If you’re planning to start a wine business — winery, wine shop, wine retail, restaurant, wine bar etc, it’s important to factor in your state wine excise tax rates. Federal and state wine excise rates vary by alcohol content and type of wine. The states with the lowest tax rate are California and Texas as per the Tax Foundation, the nation’s leading independent tax policy research organization.
States Taxes for Wine Businesses
According to the foundation, wine taxes apply to off-premise sales (from retail sources) not (on-premise sales) at a restaurant or bar. That means certain wine types you may be considering to sell, and wines with a higher alcohol content may be subject to higher excise tax rates at your retail source in some states compared to others. You need to know where your state lies on the wine tax spectrum.
Here’s a list of states’ wine excise rates as per the Tax Foundation:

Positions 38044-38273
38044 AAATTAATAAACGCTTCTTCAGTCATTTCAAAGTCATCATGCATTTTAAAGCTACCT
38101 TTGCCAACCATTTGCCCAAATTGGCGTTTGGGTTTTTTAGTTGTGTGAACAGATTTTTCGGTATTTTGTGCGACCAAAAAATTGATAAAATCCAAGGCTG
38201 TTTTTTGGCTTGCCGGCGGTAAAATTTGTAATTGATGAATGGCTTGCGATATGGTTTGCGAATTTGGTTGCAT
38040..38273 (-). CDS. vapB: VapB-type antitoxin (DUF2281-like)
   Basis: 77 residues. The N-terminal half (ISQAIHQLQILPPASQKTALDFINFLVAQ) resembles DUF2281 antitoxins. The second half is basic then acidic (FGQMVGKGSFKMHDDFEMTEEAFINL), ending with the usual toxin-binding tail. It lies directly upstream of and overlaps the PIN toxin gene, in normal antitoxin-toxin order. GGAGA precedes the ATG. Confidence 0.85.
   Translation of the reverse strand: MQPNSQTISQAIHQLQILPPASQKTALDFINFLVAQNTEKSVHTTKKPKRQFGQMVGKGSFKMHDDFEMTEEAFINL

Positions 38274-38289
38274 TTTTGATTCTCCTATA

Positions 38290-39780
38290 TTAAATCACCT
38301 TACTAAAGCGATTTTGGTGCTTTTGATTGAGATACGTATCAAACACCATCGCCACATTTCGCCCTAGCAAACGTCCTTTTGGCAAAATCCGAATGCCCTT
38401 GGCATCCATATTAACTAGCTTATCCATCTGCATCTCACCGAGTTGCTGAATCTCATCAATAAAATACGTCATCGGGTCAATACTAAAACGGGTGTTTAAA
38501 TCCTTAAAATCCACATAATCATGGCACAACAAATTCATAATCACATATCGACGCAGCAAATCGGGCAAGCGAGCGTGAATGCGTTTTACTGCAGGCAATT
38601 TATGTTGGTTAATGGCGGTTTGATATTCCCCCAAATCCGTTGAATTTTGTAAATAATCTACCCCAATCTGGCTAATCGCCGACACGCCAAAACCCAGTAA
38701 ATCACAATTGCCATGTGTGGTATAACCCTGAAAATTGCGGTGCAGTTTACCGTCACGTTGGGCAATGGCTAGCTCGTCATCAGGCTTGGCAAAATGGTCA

1. States with the Lowest Excise Tax Rates on Wine
The five states with the lowest wine excise rates are California ($0.20), Texas ($0.20), Wisconsin ($0.25), Kansas ($0.30), and New York ($0.30).
2. States with the Highest Excise Tax Rates on Wine
Kentucky has the highest wine excise tax rate at $3.17 per gallon, followed by Alaska ($2.50), Florida ($2.25), Iowa ($1.75), and New Mexico and Alabama (tied at $1.70).
3. Federal Excise Tax Rates on Wine
Federal rates for wines with up to 14 percent alcohol by volume (ABV) are taxed at $1.07 per gallon, wines between 14 and 21 percent ABV at $1.57 percent per gallon, and wines between 21 and 24 percent ABV at $3.15 per gallon. Sparkling wine is taxed at $3.40 per gallon regardless of alcohol content.
Note: This list does not include states that control all wine sales: New Hampshire, Mississippi, Pennsylvania, Utah, and Wyoming.
Other Factors that Determine Wine Excise Rates
The Tax Foundation notes that wine excise rates can also include case or bottle fees dependent on the size of the container, as in states like Arkansas, Minnesota, and Tennessee. Moreover, rates may include sales taxes specific to alcoholic beverages and wholesale tax rates, as is the case in Arkansas, Maryland, Minnesota, South Dakota, and the District of Columbia.
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